Burlap Inspiration

Last night I was up to my elbows in burlap, our apartment filled with the earthy smell.  And my fingers cramping from cutting.

I hope to share a tutorial for my simple fabric runners when I'm back from the wedding and honeymoon (the runners are for the reception).  But for the moment, here are some burlap inspiration photos for those of you who are planning a wedding or for those of you who, like me, just can't get enough of that scratchy weave.

Image credits: 1/2/3/4/5


Friday Inspiration for Your Weekend

It's been a few weeks since I shared some of the things that are inspiring me these days. 

So much of my inspiration comes from the world around me - the way my adorable dog jumps on the bed with complete glee in the morning, the dedication of my fiancee to her job, and this week, the sounds of the outdoors - specifically gentle breezes and chickens and not cars - as we housesit.  

But a lot of it comes from out and about on the web, and those are a bit easier for me to share with you.

This interview with Cheryl Strayed (aka Dear Sugar) is as fabulous as you would expect it to be.  In it Strayed says, "writing forces you to locate your clarity," and I just loved that.  I loved that she used the word locate instead of find.  Find suggests that it's out there floating around somewhere.  Locate suggests that you had it yesterday - you just set it down in a different place.  And it's true, I think. 

This sketch video by Alisa Burke.  I adore her, and I love when she puts these little videos together to show her process of watercolor painting.  They're so delightful.  Tip:  watch it with sound if you can!

I'm constantly inspired in the kitchen by Angela Gliddon of Oh She Glows and how much work and sheer talent goes into creating all of her recipes.  This simple recipe for chocolate chai iced tea has me seeking out some new tea bags because I am exCITed to make that stuff. 

This blog post about 10 books she reads over and over from the lovely Sarah Bessey.  I'm rediscovering my love of reading after several years where it just felt like there wasn't time.  I've always had a book or two going, but now I'm feeling a deeper hunger to dig in with a book (or 10) and not come up for air.  I've stopped re-reading books because of feeling that there's not enough time to read an old book when there are so many new ones out there.  But I loved the idea of re-reading an old book being like hanging out with an old friend.  I'm re-reading Christy right now, and it's been so long that I can't remember anything about the plot, but I am reconnecting with the feeling I had when I was reading it the first time.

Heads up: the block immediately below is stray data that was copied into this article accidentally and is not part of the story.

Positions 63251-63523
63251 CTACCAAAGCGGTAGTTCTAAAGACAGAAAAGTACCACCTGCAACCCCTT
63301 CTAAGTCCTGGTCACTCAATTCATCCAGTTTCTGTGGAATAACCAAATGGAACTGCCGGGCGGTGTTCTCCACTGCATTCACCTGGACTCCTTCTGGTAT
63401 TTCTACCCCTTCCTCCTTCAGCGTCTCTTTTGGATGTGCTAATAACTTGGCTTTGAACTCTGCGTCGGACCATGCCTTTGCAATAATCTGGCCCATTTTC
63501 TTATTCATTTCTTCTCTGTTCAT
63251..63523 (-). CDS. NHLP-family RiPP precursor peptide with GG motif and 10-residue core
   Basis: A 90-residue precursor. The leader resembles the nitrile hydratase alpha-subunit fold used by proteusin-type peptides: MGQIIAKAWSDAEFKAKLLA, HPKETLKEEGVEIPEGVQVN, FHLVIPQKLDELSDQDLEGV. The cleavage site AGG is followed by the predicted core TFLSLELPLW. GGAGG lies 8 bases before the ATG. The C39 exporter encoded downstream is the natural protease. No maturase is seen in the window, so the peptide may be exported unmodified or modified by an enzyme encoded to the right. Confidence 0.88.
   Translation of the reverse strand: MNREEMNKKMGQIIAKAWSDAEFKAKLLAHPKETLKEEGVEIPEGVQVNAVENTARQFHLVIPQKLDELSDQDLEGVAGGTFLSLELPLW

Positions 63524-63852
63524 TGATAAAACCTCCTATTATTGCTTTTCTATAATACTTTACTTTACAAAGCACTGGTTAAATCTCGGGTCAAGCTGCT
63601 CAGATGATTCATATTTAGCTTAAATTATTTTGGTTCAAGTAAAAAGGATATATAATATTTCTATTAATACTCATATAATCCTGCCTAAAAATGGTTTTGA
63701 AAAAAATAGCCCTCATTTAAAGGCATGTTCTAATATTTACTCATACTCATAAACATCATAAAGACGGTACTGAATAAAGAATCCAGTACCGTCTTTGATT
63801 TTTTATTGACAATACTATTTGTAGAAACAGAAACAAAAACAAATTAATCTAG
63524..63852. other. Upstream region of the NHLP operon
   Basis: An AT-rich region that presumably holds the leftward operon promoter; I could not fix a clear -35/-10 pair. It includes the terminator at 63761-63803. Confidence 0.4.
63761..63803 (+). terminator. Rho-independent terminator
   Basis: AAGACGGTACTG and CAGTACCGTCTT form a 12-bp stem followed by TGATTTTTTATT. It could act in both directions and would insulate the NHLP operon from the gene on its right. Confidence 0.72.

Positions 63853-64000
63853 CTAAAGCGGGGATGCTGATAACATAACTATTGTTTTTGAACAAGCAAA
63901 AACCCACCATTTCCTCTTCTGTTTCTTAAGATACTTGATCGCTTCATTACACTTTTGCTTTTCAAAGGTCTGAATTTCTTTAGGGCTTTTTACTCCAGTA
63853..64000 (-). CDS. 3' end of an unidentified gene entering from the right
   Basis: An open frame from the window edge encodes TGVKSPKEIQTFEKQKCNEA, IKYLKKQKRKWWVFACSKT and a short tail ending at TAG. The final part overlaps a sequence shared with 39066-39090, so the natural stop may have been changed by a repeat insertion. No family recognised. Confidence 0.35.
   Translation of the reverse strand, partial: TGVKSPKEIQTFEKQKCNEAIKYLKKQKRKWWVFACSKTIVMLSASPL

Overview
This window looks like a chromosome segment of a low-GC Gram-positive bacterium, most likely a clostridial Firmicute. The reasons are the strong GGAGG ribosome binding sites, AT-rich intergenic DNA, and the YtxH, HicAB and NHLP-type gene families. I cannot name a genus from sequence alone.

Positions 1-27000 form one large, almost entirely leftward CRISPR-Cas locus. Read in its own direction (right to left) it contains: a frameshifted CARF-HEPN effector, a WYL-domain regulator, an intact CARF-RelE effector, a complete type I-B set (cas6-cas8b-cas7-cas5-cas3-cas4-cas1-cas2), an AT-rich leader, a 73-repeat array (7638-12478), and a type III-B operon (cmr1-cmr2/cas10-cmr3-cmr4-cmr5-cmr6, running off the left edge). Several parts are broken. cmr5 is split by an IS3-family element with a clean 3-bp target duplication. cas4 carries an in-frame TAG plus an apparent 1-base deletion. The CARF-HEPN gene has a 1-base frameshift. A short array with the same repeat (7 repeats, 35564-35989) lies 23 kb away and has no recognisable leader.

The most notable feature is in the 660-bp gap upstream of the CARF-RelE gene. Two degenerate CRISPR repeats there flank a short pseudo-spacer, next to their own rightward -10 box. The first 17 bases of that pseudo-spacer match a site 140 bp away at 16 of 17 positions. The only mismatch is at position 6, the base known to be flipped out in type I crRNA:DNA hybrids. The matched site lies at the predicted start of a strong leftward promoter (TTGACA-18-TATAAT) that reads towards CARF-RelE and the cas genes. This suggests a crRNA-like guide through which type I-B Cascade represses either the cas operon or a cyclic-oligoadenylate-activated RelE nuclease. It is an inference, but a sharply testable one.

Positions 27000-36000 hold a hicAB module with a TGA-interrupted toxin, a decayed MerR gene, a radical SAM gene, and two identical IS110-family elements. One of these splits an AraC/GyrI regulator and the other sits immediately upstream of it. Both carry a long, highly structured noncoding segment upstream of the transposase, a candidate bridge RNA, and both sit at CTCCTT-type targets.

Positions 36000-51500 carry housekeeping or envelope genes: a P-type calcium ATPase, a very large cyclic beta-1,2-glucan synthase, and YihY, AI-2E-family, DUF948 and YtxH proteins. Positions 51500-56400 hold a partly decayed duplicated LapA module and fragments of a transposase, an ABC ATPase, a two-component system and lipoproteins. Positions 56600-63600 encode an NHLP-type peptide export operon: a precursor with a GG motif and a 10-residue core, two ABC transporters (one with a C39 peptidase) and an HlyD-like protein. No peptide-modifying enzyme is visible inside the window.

This photo collection of the view looking down (or out) as this traveling couple (and later their daughter) jaunted around the world.  It's so filled with whimsy that I just can't stop smiling at it.

And finally, this letter from your (my) calling.  I'm kind of frustrated that it inspires me, but then I guess that's the point.

I hope you all are having an inspired week and enjoy an inspired weekend. 

I'll see you back here on Monday!

Thanks for visiting.


Inspiration: Mix and Match Chairs

I won't be able to start conditioning and staining my table until Friday, and the waiting is killing me. I'm so excited to see how it turns out.

In the meantime, I've been steadying myself with some inspiration images of lovely tables with mismatched chairs. I'm a huge fan of this look - so cozy and liveable, and I suspect that as soon as the table is complete, I'm going to be hopping around to some of our local used furniture joints to see if I can pick up a chair here and there. Of course, I will NOT be completely refinishing any chairs. If they need some loving care, I'm hoping it's just a quick spray paint job.

Do any of you out there have mismatched chairs? Was it just a happenstance thing or did you plan it that way? Are they all the same color but different styles? Different colors AND styles? Same style but different colors?



Inspiration for Your Weekend

With my days busy sitting at a desk, I've begun storing up inspiration for the weekends. I email myself blog posts and recipes and images with notes in the subject lines - "awesome recipe for this weekend!" "read this!" "mood lifter!"

So I thought I would share with you some of the things that are inspiring me, and perhaps this weekend, they can inspire you too.
  • An incredibly wise 21-year old girl whose words have become a sensation after her death. But they were timeless the moment she wrote them down.

  • Andrea Scher's simple message about when it's time to step into your dreams.

  • This photo from soulemama. I'm ready to hang some laundry outside.

I hope you have a beautiful weekend. What's inspiring you? Share your links in the comments!


Instagramming the Queen City Craft Bazaar

Bingo bound paper books from May Day Studio

This weekend I got to do one of my favorite things in any town - attend a craft show. The Queen City Craft Bazaar was Saturday on the waterfront in Burlington. It wasn't quite as big as I would have liked (though absolutely the perfect size for Navah!), but there were some great vendors there, and we didn't leave without getting a least a little something that we liked.